How Managing Your Energy Can Make You A Far More Effective Leader

So you have a to-do list and you’ve prioritized tasks clearly, but you still struggle to get it all done and come home drained.

Why is that?

Sometimes it’s not just a question of becoming more organized, more efficient or getting a new app to track your life.

It’s one thing to manage your time. It’s entirely another to manage your energy.

Time management can help you make some progress. But break-through progress comes when leaders manage their energy.

The difference isn’t just about getting through your to-do list. It’s about bringing your best to your most important tasks.

And it’s about having energy left for time with God, for your family and for you.

Over the last 7 years, I’ve paid far more attention to energy management and have seen my capacity as a leader grow significantly.

So how do you do that?

You track what truly gives you energy, and what doesn’t. And then you build your day, your schedule and your life around it.

The exercise of tracking your energy will  take you very little time to complete, but in the end will save you countless hours.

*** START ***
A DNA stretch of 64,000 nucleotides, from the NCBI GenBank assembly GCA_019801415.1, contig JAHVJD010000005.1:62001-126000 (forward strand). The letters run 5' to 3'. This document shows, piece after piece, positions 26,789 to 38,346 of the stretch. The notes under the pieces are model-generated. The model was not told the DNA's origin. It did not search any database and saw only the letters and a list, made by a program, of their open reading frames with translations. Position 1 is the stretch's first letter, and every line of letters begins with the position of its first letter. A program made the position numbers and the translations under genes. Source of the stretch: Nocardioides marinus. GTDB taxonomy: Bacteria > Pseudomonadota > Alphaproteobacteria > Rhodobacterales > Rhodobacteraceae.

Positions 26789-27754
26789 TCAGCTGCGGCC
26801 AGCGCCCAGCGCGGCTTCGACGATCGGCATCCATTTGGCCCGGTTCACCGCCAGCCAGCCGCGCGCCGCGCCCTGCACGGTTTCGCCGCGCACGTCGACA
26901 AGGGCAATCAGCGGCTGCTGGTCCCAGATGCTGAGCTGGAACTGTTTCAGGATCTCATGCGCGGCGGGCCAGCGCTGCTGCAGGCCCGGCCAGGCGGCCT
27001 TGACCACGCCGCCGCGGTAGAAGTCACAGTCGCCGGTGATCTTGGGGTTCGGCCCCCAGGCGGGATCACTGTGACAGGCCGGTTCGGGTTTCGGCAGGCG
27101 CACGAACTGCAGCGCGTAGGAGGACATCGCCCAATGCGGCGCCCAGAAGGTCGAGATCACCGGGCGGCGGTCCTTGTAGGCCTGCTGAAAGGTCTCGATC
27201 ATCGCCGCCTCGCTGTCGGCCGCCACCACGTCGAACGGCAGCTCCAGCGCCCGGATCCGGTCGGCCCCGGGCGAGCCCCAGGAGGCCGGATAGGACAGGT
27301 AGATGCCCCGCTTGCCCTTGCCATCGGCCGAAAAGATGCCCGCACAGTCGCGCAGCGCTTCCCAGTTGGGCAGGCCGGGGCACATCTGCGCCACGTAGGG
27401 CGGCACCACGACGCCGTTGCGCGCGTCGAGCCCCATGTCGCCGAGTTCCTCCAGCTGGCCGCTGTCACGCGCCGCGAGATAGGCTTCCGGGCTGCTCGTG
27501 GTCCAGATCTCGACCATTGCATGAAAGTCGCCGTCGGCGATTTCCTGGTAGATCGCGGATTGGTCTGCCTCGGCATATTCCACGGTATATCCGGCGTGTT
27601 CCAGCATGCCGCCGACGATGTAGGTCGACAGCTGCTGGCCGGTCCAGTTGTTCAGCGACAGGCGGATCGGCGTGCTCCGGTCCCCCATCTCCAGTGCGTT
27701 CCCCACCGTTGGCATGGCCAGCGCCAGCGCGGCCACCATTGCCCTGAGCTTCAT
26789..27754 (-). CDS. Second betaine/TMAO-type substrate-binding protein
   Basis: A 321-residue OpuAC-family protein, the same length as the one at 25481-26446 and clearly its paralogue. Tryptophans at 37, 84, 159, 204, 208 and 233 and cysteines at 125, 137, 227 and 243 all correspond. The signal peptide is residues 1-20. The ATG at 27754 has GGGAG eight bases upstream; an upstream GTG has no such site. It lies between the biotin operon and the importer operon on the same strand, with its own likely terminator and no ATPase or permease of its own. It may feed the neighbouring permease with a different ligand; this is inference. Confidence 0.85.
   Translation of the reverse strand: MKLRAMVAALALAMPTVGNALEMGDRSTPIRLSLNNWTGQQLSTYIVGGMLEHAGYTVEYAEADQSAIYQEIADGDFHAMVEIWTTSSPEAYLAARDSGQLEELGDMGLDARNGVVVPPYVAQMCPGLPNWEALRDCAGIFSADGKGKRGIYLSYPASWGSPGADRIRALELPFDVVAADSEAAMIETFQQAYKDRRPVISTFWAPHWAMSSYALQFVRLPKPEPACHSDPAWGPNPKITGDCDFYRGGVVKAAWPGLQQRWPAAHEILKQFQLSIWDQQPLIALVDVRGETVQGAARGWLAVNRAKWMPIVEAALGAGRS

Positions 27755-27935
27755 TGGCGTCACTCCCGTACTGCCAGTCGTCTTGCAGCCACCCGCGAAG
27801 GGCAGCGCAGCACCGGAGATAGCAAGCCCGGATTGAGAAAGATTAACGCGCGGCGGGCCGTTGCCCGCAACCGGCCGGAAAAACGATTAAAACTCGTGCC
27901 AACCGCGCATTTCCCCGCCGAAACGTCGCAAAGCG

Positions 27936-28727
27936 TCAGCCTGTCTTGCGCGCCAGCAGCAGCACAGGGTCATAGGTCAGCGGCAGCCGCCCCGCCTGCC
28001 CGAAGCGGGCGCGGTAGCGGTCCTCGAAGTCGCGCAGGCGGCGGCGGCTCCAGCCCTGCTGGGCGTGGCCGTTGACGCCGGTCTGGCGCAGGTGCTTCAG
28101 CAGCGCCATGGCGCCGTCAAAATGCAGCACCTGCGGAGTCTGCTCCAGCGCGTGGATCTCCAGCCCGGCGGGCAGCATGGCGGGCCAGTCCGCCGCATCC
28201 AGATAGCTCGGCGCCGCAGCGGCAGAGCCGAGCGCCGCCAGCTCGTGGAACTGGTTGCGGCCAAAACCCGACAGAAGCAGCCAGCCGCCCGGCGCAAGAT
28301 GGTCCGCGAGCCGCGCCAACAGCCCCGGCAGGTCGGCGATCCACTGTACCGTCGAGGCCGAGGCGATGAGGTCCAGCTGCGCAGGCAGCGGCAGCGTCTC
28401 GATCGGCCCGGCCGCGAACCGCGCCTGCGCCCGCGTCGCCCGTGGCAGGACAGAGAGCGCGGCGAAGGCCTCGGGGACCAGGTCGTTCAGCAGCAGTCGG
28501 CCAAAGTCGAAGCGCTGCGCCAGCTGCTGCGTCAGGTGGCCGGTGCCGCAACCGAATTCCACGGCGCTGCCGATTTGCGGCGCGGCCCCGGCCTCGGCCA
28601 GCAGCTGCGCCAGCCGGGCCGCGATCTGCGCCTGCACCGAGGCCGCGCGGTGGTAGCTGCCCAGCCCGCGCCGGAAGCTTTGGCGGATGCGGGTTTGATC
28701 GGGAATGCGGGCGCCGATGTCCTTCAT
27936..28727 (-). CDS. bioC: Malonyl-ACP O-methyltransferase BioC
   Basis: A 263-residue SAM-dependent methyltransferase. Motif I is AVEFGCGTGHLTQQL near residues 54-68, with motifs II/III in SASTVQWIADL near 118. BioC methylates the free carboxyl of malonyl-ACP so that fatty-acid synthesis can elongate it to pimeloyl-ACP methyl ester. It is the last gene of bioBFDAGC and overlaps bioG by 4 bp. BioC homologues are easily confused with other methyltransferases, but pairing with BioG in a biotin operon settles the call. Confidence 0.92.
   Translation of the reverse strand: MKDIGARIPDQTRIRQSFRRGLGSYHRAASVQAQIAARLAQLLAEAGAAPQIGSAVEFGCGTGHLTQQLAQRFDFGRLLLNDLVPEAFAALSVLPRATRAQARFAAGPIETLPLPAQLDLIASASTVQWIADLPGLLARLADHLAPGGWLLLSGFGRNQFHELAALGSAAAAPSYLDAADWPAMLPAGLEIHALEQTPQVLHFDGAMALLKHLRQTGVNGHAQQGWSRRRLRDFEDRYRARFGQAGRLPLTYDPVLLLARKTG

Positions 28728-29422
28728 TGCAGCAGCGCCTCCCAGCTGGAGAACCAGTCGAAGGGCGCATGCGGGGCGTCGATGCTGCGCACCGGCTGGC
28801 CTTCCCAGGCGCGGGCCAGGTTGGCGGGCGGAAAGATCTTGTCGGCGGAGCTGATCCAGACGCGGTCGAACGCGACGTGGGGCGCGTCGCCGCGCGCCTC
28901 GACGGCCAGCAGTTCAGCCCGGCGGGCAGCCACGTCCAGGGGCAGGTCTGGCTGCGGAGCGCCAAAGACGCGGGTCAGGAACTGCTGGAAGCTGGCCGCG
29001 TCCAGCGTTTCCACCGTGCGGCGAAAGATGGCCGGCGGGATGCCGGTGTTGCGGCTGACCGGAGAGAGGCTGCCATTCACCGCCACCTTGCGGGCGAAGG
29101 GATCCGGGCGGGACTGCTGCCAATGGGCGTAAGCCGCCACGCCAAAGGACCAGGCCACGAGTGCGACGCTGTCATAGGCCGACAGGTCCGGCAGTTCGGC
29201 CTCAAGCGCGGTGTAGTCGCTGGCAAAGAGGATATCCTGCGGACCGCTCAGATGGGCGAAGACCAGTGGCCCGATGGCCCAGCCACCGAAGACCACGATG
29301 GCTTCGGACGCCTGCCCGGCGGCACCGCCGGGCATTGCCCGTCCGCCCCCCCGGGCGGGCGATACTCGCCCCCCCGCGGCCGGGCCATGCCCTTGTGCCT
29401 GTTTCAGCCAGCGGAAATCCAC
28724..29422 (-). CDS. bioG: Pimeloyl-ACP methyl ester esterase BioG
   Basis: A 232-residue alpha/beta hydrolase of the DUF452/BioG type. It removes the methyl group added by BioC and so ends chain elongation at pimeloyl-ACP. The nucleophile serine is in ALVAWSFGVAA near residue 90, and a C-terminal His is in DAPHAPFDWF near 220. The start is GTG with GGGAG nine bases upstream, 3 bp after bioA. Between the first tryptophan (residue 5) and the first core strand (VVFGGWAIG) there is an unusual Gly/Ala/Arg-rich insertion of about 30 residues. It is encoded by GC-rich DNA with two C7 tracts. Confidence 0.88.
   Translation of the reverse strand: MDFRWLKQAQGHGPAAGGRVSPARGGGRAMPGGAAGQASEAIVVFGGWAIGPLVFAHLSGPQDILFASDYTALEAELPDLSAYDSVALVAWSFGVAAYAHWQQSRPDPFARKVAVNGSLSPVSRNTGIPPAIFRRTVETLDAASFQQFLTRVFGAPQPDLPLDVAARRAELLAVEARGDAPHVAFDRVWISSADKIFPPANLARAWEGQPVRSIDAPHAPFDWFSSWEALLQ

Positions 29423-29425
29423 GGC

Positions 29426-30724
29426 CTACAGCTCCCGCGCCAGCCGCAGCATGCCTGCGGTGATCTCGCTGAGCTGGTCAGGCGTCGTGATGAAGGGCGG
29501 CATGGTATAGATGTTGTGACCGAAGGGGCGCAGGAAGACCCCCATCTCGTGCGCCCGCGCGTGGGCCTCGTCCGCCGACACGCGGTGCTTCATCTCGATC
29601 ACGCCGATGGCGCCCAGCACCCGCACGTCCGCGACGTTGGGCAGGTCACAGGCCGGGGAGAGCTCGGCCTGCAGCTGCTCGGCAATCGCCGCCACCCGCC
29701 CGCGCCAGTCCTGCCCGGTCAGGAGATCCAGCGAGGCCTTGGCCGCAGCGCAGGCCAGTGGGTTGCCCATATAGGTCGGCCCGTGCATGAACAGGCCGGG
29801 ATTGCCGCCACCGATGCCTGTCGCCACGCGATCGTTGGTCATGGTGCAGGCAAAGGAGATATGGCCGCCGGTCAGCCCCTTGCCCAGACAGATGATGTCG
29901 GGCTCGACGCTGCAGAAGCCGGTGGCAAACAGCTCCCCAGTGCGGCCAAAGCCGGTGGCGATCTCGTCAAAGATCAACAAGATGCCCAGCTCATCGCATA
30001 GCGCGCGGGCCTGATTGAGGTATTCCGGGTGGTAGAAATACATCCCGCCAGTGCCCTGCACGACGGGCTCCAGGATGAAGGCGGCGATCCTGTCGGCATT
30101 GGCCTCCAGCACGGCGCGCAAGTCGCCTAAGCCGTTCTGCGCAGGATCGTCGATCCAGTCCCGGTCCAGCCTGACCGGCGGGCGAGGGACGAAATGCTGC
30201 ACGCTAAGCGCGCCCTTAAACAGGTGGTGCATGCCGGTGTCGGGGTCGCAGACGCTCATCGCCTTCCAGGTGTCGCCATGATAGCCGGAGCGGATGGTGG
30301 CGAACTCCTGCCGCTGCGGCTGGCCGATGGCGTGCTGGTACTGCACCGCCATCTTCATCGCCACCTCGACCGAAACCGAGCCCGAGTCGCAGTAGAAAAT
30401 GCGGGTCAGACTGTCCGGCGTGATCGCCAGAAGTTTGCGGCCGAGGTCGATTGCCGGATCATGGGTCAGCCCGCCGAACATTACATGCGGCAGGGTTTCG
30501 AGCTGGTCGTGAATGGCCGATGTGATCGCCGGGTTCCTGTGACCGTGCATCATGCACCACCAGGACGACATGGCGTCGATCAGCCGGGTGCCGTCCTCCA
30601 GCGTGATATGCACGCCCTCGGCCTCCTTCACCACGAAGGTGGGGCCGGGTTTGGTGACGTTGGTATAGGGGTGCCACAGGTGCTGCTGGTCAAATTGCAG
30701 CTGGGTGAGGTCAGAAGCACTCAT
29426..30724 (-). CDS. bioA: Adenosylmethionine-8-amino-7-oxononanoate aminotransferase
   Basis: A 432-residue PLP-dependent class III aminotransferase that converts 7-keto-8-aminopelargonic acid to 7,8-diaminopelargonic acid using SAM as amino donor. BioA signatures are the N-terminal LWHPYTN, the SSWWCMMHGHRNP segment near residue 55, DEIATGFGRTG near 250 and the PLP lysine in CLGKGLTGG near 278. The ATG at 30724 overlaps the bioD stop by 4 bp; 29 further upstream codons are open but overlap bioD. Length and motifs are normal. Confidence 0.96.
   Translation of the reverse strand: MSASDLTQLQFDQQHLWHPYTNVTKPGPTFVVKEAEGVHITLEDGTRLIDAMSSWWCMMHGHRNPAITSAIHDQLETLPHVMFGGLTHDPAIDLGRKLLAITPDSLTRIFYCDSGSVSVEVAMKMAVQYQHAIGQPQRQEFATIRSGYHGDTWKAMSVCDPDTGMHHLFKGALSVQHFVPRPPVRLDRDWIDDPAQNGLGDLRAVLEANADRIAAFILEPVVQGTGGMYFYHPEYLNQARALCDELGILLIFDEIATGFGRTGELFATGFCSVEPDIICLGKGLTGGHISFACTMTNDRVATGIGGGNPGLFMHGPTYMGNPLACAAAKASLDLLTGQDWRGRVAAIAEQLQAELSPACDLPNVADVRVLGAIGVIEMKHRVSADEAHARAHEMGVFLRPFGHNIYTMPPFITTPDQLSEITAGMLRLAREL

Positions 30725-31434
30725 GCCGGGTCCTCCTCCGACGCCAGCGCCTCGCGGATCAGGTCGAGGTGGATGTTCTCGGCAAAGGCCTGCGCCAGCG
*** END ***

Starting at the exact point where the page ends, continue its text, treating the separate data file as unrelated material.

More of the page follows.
It also has the potential to change everything from your productivity to how you feel about your job to how you leverage your gifts.

Here’s how to do it.

energy management

 

Step One: Identify When Your Energy Is At Its Peak

As we’ve talked about it before on the blog, time gets measured out equally over 24 hours each day.

Energy doesn’t. Smart leaders get that.

You likely only have a few hours each day that are your most productive.

Almost everyone’s mental focus, energy and even enthusiasm shifts as the day goes on. This isn’t just anecdotal, it’s biologically true. And it’s true for all of us, from early risers right through to night hawks.

So…study this: when is your energy at its peak? And when is it at its lowest?

It’s usually a 2-6 hour window.  Here are three ways to identify those windows:

Track your mood.

Monitor your productivity.

Ask people around you when they think you bring your best energy to the table.

Identify that time window and write it down.

Step Two (The Secret Sauce): Rank Activities in Terms of Whether they Energize You or Drain You